The central bank of Kenya cut its Central Bank Rate (CBR) by 200 basis points to 11 percent, as widely expected, saying a drop in inflation to its target path, growing private sector credit and a stable exchange rate had given it room to reduce rates.
The slowdown in the global economy, volatile oil prices and a high current account deficit were the main risks to Kenya's economic outlook, the bank said in a statement after a meeting of its Monetary Policy Committee.
Economists had expected the central bank to again cut rates following a further fall in inflation to 4.14 percent in October from September's 5.32 percent and August's 6.09 percent. The government and central bank's upper inflation band is 7.5 percent.
"These developments support a low and stable outlook for inflation," the central bank said.
The bank also said the exchange rate had remained stable in October and the level of foreign exchange reserves rose to the equivalent of 4.14 months of imports.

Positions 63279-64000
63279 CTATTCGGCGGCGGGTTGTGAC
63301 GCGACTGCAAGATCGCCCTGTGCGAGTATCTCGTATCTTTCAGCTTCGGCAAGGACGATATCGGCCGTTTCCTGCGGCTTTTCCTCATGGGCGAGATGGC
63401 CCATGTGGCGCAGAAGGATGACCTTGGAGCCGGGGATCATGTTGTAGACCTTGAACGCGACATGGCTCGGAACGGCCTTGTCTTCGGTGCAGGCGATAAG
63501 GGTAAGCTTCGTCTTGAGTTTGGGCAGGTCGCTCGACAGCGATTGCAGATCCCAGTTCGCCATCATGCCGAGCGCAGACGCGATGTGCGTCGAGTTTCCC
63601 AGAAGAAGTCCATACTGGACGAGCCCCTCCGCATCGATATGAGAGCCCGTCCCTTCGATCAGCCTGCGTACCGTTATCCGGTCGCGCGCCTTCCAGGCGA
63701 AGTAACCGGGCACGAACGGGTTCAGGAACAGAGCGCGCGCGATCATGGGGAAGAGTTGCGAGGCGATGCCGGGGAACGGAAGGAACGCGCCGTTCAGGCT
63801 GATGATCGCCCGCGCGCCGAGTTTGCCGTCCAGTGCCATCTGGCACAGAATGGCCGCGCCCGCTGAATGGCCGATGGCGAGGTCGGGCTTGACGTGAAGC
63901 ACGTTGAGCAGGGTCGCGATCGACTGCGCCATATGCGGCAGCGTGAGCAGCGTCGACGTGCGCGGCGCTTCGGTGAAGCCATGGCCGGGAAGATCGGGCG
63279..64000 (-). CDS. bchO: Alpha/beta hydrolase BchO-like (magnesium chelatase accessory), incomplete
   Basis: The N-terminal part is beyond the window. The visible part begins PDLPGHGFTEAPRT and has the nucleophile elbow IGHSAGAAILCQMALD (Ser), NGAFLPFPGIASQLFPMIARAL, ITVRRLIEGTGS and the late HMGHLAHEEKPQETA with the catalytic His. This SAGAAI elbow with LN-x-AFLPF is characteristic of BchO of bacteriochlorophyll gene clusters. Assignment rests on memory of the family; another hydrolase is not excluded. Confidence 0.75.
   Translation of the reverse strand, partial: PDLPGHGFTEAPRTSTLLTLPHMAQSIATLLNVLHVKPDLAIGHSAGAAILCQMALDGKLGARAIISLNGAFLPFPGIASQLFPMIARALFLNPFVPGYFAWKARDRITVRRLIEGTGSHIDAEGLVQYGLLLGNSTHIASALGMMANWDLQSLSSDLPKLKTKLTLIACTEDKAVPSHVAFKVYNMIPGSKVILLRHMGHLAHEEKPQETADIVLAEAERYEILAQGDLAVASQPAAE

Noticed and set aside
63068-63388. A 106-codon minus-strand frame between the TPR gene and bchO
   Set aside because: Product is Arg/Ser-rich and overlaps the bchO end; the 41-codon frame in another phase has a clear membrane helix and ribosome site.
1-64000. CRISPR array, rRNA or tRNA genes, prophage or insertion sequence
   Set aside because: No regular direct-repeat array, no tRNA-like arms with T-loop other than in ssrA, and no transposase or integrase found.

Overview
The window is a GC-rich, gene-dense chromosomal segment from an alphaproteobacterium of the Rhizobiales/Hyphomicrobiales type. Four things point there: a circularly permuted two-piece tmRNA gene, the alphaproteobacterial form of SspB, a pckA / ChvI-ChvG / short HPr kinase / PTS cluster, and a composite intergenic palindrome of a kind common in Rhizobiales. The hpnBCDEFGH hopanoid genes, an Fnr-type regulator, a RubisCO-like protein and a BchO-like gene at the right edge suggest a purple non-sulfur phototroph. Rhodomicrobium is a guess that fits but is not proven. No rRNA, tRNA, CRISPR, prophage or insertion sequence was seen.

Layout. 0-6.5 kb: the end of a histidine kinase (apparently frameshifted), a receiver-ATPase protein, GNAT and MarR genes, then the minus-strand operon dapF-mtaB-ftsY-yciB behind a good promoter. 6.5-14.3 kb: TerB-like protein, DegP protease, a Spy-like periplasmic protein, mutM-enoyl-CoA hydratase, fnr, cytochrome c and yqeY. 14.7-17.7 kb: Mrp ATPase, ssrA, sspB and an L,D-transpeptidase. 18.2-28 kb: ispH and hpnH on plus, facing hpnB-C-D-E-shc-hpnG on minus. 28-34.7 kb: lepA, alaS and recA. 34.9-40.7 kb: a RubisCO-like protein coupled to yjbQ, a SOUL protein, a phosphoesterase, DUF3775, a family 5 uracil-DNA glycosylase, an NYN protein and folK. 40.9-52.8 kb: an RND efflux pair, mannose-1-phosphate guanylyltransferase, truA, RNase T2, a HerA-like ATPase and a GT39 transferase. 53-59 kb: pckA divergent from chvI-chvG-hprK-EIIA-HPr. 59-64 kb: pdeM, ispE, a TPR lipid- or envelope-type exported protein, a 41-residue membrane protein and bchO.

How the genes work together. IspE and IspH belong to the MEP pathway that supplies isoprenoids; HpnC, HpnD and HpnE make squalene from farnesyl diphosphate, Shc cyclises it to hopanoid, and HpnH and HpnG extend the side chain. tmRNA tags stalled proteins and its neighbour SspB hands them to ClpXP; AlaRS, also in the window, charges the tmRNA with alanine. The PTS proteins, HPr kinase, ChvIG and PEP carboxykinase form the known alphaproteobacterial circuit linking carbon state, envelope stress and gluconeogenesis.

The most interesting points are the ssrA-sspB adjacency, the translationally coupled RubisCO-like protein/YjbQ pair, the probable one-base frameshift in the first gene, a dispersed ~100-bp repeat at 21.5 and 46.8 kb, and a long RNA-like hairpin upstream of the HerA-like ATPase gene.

Commercial banks' lending rates had also eased slightly following recent rate cuts and the ratio of gross non-performing loans to total loans had only increase marginally to 4.6 percent from 4.5 percent between August and September, reflecting "low credit risk in the banking sector," the bank said.
After embarking on an aggressive rate hike campaign in September last year to reduce inflation that peaked in November at 20 percent, the central bank reacted to slowing economic growth this year and easing inflation and has now cut rates by a total of 700 basis points this year.